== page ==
From time to time, you may find it necessary to turn off the gas for a stove (or other appliance) that heats with natural gas or LP (liquid propane) gas. Several common repairs for stoves and other appliances may require that you shut off the gas. And should you ever detect a faint odor of gas in your home, shutting off the gas may be required.
Before You Begin
It's a good idea to make a point of knowing where the gas shutoff valves are located for your range and all other gas appliances in your home. In the event that you smell gas, don't spend a lot of time searching for the appliance shutoff valves if you don't already know where they are.
Building codes now require the gas shutoff valve to be located within 6 feet of the appliance and in the same room. If you find an improper situation that doesn't meet the code requirements, it's a good idea to have a service person install a proper shutoff valve. Shutoff valves for standard (freestanding) gas stoves or ranges typically are located behind the appliance.
Any time there is a gas leak in one of your appliances, there is the possible danger of an immediate and catastrophic explosion or fire, so the official recommendation from most utility companies is to leave your house immediately if you smell gas, then call the utility company. Only if the odor is faint should you take the time to find the shutoff valve to an appliance to stop the flow of gas. Shutting off the gas to the stove yourself is safe only if the gas odor is faint and is clearly coming from the stove area.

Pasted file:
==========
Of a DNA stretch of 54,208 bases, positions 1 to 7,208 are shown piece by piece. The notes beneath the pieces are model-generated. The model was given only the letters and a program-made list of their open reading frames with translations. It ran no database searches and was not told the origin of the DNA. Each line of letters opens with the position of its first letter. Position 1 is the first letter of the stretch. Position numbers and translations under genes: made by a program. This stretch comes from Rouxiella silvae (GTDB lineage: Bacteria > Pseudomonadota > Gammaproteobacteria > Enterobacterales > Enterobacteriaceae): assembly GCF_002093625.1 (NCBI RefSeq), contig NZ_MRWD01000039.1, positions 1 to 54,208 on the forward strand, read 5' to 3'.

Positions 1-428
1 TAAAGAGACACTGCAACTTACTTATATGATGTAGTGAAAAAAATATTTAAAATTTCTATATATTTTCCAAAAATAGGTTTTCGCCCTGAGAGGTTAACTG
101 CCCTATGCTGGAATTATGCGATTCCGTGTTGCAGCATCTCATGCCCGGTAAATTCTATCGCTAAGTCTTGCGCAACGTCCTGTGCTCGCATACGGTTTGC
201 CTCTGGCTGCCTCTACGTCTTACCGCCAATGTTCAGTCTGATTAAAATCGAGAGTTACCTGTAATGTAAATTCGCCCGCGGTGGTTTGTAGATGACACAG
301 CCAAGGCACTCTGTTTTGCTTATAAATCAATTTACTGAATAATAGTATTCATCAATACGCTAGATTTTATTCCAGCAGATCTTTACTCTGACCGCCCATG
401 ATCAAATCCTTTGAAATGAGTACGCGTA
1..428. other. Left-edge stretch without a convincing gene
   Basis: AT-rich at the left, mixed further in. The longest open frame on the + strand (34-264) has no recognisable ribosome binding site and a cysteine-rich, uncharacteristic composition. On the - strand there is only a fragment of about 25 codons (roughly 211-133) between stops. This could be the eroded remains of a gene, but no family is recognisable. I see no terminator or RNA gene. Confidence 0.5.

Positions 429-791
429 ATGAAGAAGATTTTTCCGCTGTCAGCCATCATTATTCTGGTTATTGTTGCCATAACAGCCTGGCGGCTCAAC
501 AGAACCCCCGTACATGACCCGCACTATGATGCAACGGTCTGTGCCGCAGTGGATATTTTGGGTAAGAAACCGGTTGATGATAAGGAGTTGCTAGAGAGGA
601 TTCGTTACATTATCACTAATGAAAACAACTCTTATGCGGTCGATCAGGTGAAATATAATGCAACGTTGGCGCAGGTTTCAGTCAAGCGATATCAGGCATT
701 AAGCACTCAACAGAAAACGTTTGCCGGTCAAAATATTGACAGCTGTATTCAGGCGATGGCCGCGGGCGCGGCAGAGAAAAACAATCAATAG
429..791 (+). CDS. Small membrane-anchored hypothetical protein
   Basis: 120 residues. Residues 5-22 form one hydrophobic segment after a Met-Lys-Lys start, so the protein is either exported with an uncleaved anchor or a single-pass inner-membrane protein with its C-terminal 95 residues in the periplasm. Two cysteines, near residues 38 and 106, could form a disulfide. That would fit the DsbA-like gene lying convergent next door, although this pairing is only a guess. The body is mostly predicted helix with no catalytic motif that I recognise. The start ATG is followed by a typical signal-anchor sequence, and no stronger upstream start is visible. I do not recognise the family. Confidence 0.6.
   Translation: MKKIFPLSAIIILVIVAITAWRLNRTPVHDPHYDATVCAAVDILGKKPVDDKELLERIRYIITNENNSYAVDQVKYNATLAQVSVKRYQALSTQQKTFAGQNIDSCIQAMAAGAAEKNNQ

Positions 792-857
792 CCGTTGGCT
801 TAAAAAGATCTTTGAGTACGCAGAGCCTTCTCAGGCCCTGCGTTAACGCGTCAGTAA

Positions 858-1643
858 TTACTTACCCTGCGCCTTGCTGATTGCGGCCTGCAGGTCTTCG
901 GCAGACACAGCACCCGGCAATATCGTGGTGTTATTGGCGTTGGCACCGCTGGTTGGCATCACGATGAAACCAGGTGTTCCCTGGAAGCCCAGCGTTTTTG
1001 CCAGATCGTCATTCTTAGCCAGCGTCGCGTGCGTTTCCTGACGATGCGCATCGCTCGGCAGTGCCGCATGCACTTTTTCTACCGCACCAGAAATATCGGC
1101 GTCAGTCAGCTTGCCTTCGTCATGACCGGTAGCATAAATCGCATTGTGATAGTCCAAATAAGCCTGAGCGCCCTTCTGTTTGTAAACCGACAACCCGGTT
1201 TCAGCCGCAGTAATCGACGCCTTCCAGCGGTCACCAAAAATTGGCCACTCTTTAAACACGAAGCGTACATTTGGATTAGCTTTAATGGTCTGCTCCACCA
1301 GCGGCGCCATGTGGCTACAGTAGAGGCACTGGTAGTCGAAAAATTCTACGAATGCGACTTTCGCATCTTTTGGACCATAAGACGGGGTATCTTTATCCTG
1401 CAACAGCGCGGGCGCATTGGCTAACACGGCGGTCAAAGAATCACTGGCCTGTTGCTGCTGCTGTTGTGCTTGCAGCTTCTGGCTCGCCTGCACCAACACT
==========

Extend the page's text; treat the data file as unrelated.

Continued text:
If a gas smell permeates the entire house, or you detect a strong smell when you walk inside your home, leave the house immediately and call 911 from a location well away from your house.
If the odor of gas is faint and is contained in a small area, you can shut off the gas yourself before calling the utility or a plumber. In many instances, the location of the gas smell will give you a strong hint about what appliance is malfunctioning or where the bad connection is located. If you smell gas in the kitchen, for example, it's quite likely that the problem lies with the stove or range. When the smell of gas is localized in this way, it is usually safe to act quickly to turn off the gas supply to the appliance itself, but always use your best judgment, and err on the side of safety.
Watch Now: How to Turn Off Gas to a Stove at Shutoff Valve
Equipment / Tools
- Work gloves (optional)
Ventilate the Area
If you smell gas, open windows to provide ventilation to the room. Do not turn on vent fans or even operate light fixtures until the gas has been shut off and the room has been ventilated. If the gas is dense in the air, there is a small but real chance that electrical arcing from flipping a wall switch could trigger an explosion.
Check the Burners
Make sure all the burner controls for the stove are in the OFF position. In a surprising number of cases, a slightly opened burner valve is what allows gas to seep into the kitchen. If this isn't the problem, move to the next step.
Remove the Oven Drawer
Carefully pull out the drawer below the oven compartment, and empty the drawer of all contents. Remove the drawer completely. Shine a flashlight into the open drawer space to check for the gas shutoff valve. Most stoves are installed so that the gas shutoff valve is accessible through the drawer compartment; this allows you to easily shut off the gas without moving the stove.